Message from the President
This issue of ELEUTHERIA contains pieces by Peter McCormick and myself. McCormick’s essay “Relatively Objective?” was an invited presentation at the University of Ottawa’s Philosophy Colloquium, “Realism and Anti-Realism,” March 15, 1997. My article on Hegel and music was originally read at the Canadian Society for Aesthetics annual meeting during the Learned Societies Conference, Laval University, Quebec City, May 31, 1989.
McCormick considers primarily the views of Putnam, Rorty and Wittgenstein is his essay on relationalism and relativism. Interpreting Putnam as suggesting that “the language that enables us to say that some things are true, warranted, reasonable, that some things are objective, is relative in the sense that it rests on something else; it rests on–trust” leads us to difficult issues of alienation and acknowledgment. McCormick questions whether trust is sufficient to undergird an objectivism. This short discussion of the relative and the objective demonstrates that any consideration of the two appears to involve ineliminable side excursions into scepticism, cultural alienation and doubt about any principle that gives off the ambience of the foundational.
In Hegelian philosophy the underlying principles of rational philosophical speculation, or what twentieth century critics tend to characterize as foundational, are in continual dialectical tension with individuated thought-determinations. In my brief consideration of Hegel’s treatment of music in his Aesthetics this tension often gets onesidedly interpreted by commentators insofar as it is said that Hegel does not consider music an art form which stands forth in its own right but is submerged in the indeterminateness of the transition in his system to the poetical arts. Such an interpretation is inimical to the forceful analytical component that Hegel generally delineates in most thought-determinations (Denkbestimmungen).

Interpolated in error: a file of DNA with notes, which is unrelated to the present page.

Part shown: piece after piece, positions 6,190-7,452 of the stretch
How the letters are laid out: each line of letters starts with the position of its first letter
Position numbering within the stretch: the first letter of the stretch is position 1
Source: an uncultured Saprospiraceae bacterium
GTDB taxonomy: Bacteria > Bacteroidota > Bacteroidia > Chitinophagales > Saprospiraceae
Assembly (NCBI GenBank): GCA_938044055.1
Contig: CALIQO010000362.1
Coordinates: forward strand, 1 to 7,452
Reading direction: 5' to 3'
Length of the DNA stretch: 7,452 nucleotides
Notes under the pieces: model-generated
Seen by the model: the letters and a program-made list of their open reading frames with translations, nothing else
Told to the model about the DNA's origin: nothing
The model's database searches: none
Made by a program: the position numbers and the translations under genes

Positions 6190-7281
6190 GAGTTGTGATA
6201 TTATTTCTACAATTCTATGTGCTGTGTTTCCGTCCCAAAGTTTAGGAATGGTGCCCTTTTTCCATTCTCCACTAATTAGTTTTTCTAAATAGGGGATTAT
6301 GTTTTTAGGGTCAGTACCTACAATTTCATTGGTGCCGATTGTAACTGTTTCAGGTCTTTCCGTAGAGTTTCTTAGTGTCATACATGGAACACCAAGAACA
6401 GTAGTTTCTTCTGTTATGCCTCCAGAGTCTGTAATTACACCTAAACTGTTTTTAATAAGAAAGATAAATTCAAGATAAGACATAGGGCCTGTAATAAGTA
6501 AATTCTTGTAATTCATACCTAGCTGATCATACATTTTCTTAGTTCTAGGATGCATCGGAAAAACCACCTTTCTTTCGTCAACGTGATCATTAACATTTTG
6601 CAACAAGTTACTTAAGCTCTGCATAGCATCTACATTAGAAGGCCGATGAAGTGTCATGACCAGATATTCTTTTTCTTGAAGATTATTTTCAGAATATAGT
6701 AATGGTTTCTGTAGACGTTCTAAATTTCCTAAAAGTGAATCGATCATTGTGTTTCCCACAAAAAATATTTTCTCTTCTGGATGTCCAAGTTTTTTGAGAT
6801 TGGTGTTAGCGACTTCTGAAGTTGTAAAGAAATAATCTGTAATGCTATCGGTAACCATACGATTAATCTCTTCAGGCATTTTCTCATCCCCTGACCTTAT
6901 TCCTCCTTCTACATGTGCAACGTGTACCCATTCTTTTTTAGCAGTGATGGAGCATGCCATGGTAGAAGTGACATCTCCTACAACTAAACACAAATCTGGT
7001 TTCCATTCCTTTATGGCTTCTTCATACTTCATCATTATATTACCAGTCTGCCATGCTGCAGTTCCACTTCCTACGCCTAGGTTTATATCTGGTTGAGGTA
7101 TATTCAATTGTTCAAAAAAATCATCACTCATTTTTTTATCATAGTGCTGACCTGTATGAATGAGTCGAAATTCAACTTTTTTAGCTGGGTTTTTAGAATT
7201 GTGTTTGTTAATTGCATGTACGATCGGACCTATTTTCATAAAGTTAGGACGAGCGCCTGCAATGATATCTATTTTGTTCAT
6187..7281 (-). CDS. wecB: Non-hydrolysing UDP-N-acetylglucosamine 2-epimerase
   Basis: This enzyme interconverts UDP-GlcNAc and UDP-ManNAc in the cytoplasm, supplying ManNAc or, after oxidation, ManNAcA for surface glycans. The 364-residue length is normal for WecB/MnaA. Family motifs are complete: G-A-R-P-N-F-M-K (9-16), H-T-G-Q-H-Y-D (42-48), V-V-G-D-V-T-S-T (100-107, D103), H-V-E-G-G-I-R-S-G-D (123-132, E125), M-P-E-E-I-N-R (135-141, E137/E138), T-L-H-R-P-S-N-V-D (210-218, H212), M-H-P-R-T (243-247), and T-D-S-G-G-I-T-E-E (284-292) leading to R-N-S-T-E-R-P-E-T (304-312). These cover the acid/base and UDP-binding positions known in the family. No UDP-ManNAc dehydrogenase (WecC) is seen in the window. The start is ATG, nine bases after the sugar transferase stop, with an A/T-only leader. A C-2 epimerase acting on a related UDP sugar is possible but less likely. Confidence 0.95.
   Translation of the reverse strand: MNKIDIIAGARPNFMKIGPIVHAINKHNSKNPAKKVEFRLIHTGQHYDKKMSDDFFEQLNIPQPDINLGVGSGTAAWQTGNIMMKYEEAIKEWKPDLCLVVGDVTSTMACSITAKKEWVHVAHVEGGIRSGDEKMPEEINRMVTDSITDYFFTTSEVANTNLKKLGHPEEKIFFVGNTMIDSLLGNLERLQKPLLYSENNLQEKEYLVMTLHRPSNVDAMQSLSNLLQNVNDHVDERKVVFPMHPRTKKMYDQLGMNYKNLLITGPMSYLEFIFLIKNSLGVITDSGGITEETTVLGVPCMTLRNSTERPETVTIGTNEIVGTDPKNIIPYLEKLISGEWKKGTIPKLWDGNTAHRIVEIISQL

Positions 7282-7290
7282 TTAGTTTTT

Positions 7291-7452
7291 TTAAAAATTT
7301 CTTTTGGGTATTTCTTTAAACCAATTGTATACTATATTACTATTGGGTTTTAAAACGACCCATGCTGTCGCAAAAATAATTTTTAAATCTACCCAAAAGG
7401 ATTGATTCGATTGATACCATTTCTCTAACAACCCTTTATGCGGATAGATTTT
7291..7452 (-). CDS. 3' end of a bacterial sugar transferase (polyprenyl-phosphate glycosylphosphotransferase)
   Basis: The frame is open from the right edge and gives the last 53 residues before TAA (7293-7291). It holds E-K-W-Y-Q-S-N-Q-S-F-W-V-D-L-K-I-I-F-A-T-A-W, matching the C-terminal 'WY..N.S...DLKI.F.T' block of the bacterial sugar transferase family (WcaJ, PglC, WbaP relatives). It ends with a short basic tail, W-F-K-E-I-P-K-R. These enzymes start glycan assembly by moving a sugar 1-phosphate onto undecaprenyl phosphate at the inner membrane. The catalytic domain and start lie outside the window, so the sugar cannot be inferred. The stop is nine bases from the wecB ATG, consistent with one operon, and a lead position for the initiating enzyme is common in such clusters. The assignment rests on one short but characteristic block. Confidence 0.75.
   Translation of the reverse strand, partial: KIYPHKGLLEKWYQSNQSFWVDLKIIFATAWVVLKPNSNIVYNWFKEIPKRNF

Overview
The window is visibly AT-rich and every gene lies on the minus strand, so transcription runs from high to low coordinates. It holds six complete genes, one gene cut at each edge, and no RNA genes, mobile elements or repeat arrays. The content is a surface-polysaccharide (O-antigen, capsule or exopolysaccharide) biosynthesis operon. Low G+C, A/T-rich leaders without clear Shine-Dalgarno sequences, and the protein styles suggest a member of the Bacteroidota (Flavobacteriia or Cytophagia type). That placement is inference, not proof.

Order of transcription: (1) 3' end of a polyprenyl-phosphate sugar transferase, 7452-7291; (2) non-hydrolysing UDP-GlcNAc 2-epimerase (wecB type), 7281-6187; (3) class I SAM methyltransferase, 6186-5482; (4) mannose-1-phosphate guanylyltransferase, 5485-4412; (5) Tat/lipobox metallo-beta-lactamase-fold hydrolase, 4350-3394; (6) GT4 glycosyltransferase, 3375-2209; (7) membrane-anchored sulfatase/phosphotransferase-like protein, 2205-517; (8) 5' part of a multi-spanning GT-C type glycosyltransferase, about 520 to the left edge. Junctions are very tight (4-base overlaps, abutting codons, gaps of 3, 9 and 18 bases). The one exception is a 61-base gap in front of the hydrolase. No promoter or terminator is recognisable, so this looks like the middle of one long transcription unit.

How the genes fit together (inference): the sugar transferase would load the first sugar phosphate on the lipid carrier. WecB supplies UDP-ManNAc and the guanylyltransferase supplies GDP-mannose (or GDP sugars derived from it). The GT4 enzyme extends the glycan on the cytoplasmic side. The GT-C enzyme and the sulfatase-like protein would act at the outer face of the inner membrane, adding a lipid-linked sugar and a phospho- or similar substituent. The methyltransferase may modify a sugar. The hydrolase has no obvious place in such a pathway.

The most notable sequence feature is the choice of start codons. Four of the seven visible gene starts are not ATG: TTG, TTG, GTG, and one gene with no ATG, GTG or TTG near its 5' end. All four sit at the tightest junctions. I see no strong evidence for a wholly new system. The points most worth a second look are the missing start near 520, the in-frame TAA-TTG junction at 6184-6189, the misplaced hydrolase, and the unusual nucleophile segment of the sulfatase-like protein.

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The Internet is rapidly becoming a vast storehouse of information on philosophy as well as providing access to all the major texts of our philosophical and cultural traditions. Most university philosophy departments have websites, often with links to other philosophically interesting homepages. For those who focus on Greek speculative philosophy and literature the Perseus Project at Tufts University (http://www.perseus.- tufts.edu) is a must. There are also discussion groups which can keep you appraised of the latest debates on such thinkers as Kant and Hegel. Just E-mail to email@example.com and write SUBSCRIBE HEGEL-L to become a part of the Hegel discussion group.
For many connections with other organizations and sites see in particular: http://ww2.valdosta.edu/~rbarnett/phi/resource.html and Episteme Links at http://www.arrowweb.com/philo/. A colleague of my mine in Australia recently mused that the Internet may very well be a manifestation of absolute mind. Your comments are welcome, but please use the Institute’s E-mail address: firstname.lastname@example.org.